To give Daniels and co. credit, injuries have played an inordinate role in Texas’ 2014 struggles. Every team deals with injuries, but the Rangers are off the charts. Adrian Beltre and Darvish started the year on the DL, and it didn’t take long for Prince Fielder to go down with season-ending surgery. Derek Holland, Alexi Ogando, Neftali Feliz, Matt Harrison and Martin Perez all suffered serious injuries, and that’s just looking at the pitchers. Jurickson Profar went down with an injury in the spring, and his somewhat-rushed replacement, Rougned Odor, suffered a shoulder injury that’s limited his impact. 1B Mitch Moreland wasn’t terribly good, but he was better than turning 1B over to JP Arencibia or the ghost of Carlos Pena. Even the best-run franchise couldn’t compete or even make a run at .500 with this kind of injury report. Still, what about that top-5 farm system? Where were the great late-round draft picks who could pick up the slack, from CJ Edwards to Cody Buckel to Neil Ramirez? The player development machine that once looked magical now looks…well, it looks like everyone else’s. I’m not going to beat up the Rangers FO because some prospects don’t pan out – MOST prospects don’t pan out. But their depth seemed inexhaustable. Who the hell is Nick Tepesch and why could he give them so-so production from the #5 slot? Tanner Scheppers was always hurt until, suddenly, he was the unhittable righty in the ’13 bullpen.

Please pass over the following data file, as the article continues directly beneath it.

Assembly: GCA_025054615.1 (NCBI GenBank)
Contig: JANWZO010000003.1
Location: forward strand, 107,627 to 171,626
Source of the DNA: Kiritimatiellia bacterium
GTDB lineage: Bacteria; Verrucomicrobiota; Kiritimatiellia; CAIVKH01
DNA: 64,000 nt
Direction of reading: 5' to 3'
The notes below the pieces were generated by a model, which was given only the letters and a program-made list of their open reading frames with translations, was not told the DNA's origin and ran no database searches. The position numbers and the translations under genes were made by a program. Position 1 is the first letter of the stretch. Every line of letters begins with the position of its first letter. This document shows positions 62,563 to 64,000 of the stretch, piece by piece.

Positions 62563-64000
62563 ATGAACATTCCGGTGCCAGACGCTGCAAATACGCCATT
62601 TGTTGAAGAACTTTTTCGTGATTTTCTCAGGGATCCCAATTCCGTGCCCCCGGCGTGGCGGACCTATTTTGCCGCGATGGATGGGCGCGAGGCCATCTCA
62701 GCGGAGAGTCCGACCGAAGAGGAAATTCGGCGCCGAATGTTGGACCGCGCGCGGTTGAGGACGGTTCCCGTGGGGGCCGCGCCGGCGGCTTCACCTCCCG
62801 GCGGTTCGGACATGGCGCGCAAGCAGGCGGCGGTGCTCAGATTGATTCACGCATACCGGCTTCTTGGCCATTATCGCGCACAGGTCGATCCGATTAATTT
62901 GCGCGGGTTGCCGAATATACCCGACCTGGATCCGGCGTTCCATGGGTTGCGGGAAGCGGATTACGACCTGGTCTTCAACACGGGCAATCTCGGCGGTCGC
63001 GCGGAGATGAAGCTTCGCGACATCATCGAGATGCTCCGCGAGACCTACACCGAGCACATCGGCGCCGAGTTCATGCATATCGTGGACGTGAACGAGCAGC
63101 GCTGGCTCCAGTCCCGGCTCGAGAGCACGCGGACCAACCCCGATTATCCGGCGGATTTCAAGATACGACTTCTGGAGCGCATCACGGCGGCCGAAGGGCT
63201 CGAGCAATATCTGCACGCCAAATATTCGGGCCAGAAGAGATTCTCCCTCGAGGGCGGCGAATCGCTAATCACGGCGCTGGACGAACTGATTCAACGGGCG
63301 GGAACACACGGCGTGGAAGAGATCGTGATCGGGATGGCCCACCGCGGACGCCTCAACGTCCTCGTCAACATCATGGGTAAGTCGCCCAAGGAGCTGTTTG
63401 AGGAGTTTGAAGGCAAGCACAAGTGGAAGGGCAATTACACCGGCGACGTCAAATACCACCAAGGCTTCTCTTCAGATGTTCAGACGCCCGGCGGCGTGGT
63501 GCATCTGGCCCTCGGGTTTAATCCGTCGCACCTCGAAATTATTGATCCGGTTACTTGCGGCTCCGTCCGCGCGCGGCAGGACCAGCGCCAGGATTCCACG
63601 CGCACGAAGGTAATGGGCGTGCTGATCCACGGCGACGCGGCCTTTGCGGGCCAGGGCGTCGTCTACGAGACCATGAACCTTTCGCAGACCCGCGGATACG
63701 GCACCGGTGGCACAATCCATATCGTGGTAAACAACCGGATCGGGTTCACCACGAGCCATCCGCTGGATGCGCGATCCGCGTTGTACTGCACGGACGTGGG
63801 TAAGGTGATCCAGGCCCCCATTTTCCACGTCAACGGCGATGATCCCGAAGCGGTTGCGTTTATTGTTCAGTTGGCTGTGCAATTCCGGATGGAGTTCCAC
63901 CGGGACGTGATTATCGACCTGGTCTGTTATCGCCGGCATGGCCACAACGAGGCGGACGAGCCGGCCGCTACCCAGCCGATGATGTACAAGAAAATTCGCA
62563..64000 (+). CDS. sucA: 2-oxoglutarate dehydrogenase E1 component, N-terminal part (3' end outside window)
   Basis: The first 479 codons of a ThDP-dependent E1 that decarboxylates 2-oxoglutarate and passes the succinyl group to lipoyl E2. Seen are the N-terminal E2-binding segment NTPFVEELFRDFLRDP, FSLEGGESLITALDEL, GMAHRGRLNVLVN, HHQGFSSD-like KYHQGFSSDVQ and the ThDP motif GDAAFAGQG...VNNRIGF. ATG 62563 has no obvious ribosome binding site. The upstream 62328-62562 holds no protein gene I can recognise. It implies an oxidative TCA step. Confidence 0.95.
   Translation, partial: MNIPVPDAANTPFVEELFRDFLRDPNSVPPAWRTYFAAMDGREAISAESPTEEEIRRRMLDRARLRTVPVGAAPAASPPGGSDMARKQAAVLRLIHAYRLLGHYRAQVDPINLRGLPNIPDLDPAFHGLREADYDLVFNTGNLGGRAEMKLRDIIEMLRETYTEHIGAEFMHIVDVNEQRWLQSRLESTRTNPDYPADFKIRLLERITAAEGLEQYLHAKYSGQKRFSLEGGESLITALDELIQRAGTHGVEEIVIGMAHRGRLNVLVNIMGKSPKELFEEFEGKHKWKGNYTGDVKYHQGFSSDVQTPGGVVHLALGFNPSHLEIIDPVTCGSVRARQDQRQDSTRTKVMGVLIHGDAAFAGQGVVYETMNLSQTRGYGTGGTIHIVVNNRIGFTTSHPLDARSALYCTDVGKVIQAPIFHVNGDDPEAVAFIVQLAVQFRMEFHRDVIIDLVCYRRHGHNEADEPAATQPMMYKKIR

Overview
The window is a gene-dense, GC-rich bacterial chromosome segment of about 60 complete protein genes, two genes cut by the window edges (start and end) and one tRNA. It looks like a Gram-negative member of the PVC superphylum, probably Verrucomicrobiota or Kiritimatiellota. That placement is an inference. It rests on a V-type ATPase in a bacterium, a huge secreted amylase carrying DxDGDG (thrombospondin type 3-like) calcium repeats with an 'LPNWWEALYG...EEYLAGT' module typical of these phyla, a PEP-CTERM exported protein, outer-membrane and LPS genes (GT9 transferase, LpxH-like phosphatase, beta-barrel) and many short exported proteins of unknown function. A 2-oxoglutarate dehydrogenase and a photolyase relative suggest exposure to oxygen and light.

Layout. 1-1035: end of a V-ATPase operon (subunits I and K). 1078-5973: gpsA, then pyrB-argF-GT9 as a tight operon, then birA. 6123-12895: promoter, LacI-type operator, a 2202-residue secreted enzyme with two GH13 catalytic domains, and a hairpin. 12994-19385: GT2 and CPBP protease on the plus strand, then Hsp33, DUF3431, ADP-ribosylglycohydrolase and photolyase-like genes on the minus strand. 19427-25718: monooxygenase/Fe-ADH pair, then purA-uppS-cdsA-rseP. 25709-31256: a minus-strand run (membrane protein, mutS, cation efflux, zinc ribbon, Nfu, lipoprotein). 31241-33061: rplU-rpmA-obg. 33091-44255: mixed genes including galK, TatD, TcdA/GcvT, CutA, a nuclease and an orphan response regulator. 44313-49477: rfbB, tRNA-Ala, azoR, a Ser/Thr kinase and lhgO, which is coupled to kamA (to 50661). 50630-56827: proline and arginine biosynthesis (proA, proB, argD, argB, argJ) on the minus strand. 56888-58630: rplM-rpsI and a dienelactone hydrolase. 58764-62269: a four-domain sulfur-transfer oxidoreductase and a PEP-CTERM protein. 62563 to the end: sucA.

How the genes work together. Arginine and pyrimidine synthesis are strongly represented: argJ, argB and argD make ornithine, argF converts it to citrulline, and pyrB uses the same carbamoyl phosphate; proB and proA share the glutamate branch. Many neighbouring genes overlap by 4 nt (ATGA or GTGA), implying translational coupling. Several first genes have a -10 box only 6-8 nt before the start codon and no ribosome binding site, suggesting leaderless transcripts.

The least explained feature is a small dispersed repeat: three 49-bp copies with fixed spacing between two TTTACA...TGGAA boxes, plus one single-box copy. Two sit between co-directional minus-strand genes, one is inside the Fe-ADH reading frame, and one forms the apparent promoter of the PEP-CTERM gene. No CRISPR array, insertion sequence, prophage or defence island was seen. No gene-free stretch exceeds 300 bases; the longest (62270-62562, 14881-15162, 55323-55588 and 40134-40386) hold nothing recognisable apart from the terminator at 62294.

More strikingly, the team that had studiously avoided the big high-profile whiff in free agency or in trade made a series of them. The Shin-Soo Choo deal looked like an overpay, but we’re still at the point where *everything* can look like an overpay as the value of a win in free agency keeps rising along with MLB’s revenues. OK, so you paid a lot for a very good player. Instead, Choo’s been replacement level – undone by a shocking lack of power and abysmal defense. Worse, the team decided to eat Prince Fielder’s contract in the Ian Kinsler swap – a move that pretty much every saber-inclined observer panned, and which went from bad to worse when Fielder needed neck surgery early in the season.